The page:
The evidence for God's presence in creation, for the existence of a creator God, is declared to be precisely those everyday "natural events" experienced by us all. Thus Christians should not fear causal natural explanations. Complete scientific descriptions of events or processes should pose no threat to Christian theism. Rather, each new advance in our scientific understanding can be matched with excitement and praise at the revelation of God's creative hand.
With respect to Chance, etc. (pp. 8-9):
Chance or random processes are often seen as antithetical to God's action. Many people understand "chance" as implying a purposeless, meaningless, and accidental event. However, scientifically, chance events are simply those whose occurrence cannot be predicted based on initial conditions and known natural laws. Such events are describable by probabilistic equations. . . .

The Bible . . . describes a God who is sovereign over all natural events, even those we attribute to chance such as the casting of lots [see Proverbs 16:33: "The lot is cast into the lap, But its every decision is from the LORD." --JAH] or tomorrow's weather [the broad mechanisms of which are understood and explained by modern science as related to heat from the Sun interacting with Earth's atmosphere and land formations, its oceans, and so forth . . . causing air and sea currents, certain patterns of evaporation and condensation, etc. . . . But yet see Psalm 147:16--"He gives snow like wool; He scatters the frost like ashes." Psalm 148:7-8--"Praise the LORD . . . Fire and hail, snow and clouds; Stormy wind, fulfilling His word." And so forth. Obviously, God is in control of the events and conditions that modern science describes--rightly--in terms of "chance" and "probability." --JAH] . . .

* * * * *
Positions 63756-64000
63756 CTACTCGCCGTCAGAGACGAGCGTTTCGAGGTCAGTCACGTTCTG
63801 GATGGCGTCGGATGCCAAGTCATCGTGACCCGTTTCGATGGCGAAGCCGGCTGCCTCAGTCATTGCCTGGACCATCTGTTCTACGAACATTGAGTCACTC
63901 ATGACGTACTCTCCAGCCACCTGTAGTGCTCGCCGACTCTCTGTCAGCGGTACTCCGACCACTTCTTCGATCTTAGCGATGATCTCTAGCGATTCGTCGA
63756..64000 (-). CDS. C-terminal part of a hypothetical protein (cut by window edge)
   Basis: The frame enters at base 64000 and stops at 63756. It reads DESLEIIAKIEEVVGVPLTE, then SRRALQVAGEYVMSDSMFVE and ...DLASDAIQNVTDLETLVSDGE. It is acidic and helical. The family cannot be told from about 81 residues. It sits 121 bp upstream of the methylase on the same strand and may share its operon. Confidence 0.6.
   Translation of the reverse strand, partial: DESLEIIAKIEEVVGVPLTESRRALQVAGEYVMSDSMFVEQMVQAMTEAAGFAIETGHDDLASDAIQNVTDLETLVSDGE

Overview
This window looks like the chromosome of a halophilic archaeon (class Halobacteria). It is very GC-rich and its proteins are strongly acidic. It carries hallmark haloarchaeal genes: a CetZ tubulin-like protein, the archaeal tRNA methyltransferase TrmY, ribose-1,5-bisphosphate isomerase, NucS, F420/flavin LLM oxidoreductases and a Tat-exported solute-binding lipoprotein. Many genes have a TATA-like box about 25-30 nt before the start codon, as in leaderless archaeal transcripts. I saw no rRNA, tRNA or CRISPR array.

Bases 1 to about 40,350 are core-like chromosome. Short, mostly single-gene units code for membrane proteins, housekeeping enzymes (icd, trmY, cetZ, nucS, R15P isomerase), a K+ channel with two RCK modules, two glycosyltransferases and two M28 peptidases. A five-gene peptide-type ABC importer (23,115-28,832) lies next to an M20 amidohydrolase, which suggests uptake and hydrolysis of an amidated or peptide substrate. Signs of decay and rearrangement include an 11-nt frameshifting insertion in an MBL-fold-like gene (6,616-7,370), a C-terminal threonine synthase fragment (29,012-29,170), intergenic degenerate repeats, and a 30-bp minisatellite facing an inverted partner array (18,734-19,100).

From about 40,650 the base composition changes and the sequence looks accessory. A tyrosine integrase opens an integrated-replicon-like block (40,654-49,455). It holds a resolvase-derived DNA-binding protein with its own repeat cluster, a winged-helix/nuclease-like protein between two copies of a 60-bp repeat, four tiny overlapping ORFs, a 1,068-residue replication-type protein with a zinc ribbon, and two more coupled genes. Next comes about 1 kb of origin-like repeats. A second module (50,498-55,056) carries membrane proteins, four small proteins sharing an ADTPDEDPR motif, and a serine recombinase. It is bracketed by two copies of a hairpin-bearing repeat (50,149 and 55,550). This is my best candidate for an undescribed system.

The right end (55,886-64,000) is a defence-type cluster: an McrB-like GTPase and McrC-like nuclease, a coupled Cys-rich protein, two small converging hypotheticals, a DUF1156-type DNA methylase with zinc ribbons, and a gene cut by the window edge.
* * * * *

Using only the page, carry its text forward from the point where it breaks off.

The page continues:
Regardless of how one understands the manner in which God exercises sovereignty over natural process[es], [once one understands God's intimate involvement in these processes,] chance events certainly [ought to] pose no theological barrier to God's action in and through [an] evolutionary process.